Secondly, I find your comment about how wikipedia controlling the content more so than in the past is reflecting our democratic society. While wikipedia started off as an open-source movement, I think it is important and necessary at times that its content be monitored and check, considering it is providing us with factual statements, not blogging about one’s opinion. Also, if wikipedia is claiming to be a encyclopedia, I do think it needs to live up to that reputation and be monitored. For those who have a problem with limiting its content, should find another outlet.

  3. I agree with Lora. I don’t understand why anyone writing on Wikipedia should care if content is monitored. The only things that should be posted on there are facts, since it markets itself as an encyclopedia. No one uses it to find out what one person thinks about a topic, they use it to learn more about something in an easy-to-understand way. I’m glad that they’re regulating content more. I’ve used it as a resource since high school, and I remember that there were quite a few errors in it back then that just weren’t regulated. Now, I rarely find something that isn’t cited or supported by facts. Wikipedia is definitely moving in the right direction, and even if academics never accept it, it’s still a great resource for students.

  4. katie

    Though Wikipedia may appear unreliable, it really is a great resource that provides background, details, or just about anything about anything or anyone. Like Lora said, the original citation is at the bottom of the page, and with the editor’s final consent, the information is becoming more reliable. For writing papers, no student should depend only on one source, but Wikipedia is great for getting a grasp on a subject or reading something in simpler terms.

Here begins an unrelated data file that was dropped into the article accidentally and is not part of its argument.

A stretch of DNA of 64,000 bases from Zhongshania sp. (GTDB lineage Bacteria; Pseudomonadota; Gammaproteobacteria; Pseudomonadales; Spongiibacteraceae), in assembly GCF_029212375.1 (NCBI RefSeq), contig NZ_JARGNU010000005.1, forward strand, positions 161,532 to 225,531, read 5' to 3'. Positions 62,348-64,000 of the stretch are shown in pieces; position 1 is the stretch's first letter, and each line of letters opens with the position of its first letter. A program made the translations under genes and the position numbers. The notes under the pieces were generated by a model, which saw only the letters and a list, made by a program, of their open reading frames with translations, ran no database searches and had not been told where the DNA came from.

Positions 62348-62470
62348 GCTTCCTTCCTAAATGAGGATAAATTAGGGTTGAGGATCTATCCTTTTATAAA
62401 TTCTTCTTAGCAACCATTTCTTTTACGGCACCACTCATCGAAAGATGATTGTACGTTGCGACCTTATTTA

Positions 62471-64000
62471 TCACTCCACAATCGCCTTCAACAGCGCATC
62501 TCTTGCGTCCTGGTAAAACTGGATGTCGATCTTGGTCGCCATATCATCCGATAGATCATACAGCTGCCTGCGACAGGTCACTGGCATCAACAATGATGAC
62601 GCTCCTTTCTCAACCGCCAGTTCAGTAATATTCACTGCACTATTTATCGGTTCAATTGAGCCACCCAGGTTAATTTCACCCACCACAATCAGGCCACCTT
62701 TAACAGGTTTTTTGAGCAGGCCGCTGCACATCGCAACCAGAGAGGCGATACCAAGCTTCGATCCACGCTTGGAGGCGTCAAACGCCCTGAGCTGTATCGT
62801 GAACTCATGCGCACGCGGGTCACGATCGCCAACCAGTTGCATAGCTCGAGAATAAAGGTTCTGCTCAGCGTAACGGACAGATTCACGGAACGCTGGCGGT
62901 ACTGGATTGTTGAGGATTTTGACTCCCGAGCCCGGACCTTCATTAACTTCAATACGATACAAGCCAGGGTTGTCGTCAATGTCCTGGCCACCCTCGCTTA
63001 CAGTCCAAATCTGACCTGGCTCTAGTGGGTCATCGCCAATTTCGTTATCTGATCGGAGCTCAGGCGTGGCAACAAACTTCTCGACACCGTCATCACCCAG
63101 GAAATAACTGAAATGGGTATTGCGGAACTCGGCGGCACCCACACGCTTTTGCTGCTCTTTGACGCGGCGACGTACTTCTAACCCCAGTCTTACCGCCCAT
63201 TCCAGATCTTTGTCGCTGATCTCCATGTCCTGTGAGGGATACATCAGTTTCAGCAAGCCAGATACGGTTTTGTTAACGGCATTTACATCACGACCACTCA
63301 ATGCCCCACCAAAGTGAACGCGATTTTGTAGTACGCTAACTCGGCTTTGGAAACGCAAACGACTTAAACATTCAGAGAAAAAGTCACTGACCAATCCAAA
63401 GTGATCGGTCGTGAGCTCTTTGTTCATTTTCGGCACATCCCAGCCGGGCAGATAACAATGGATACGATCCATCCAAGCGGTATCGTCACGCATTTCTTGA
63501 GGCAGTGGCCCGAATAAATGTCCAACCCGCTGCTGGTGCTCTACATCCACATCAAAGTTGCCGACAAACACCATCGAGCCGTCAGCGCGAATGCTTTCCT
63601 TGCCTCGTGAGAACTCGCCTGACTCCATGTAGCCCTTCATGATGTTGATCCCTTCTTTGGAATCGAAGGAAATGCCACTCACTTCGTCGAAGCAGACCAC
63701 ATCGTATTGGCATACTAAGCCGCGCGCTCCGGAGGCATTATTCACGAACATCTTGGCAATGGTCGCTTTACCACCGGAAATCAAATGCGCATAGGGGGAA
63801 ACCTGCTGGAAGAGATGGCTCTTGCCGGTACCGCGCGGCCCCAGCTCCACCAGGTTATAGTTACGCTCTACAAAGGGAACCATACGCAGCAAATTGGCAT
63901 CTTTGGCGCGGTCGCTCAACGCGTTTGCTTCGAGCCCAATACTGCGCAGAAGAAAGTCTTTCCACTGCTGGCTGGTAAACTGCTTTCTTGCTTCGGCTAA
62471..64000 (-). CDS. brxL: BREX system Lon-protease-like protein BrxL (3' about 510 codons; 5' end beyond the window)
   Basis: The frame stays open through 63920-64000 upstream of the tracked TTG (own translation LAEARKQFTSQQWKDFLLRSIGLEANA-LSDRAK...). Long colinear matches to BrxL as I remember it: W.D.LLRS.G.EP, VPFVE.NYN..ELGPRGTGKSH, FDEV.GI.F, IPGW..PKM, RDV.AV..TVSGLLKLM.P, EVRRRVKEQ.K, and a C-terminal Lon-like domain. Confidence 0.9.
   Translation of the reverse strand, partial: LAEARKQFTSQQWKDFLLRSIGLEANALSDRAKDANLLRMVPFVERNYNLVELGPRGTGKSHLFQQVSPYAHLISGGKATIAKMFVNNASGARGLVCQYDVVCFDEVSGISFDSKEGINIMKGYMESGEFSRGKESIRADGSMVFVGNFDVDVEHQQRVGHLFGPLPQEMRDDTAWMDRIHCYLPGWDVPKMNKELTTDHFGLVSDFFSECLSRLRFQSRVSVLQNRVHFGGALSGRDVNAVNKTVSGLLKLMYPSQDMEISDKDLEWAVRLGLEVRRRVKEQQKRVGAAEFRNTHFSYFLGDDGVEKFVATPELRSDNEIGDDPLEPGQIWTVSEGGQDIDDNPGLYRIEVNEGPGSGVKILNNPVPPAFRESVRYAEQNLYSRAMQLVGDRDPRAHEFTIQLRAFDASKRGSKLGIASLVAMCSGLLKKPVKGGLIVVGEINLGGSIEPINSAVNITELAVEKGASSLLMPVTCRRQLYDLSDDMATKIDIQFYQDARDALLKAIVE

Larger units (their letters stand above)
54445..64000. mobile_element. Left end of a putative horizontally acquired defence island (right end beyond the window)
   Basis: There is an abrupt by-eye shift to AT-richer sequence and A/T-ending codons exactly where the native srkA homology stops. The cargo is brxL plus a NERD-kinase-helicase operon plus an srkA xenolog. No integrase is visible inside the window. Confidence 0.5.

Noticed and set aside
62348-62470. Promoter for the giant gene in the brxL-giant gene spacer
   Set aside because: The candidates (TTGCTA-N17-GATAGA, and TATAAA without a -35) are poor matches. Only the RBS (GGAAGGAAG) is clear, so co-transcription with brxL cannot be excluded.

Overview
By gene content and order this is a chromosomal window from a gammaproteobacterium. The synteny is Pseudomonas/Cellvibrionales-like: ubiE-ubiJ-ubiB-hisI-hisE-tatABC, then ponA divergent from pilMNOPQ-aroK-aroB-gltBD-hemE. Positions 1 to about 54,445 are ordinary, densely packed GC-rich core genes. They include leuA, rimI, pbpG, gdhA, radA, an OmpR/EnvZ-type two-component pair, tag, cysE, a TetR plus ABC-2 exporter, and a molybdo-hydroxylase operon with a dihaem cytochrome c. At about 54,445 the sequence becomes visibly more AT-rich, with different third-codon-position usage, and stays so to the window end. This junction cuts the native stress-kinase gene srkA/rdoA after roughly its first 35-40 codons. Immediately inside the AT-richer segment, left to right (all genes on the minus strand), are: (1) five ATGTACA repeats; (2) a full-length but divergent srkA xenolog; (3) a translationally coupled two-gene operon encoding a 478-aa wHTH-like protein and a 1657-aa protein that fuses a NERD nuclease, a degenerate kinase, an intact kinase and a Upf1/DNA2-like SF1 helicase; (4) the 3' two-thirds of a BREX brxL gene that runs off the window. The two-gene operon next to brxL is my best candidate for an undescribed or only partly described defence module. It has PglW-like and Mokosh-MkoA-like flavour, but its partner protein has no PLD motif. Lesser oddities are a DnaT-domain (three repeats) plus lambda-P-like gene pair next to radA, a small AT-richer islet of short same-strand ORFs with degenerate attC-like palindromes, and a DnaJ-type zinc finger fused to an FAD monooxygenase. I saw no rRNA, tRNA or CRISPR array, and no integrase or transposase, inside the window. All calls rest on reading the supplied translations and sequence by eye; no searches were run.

• taystac

      I also see Wikipedia as a very useful research tool and information outlet. I particularly like that many of the pages offer both sections regarding criticism and support for topics. By providing both sides of a particular event, issue, or etc. in an easy to read and accessible manner I have found that the site is very helpful when trying to form an opinion on a particular topic. While I do believe that Wikipedia is still not viable enough to act as a a main source I think it is very useful in providing a multitude of information on both sides of a particular topic that helps me gain a better overall opinion on something.

  5. Wikipedia is the best thing ever. Anyone in the world can write whatever they want, so you know you are getting the best possible information.
    Also, Wikipedia is essentially becoming the de facto site for knowledge on the internets, people need to have faith in it.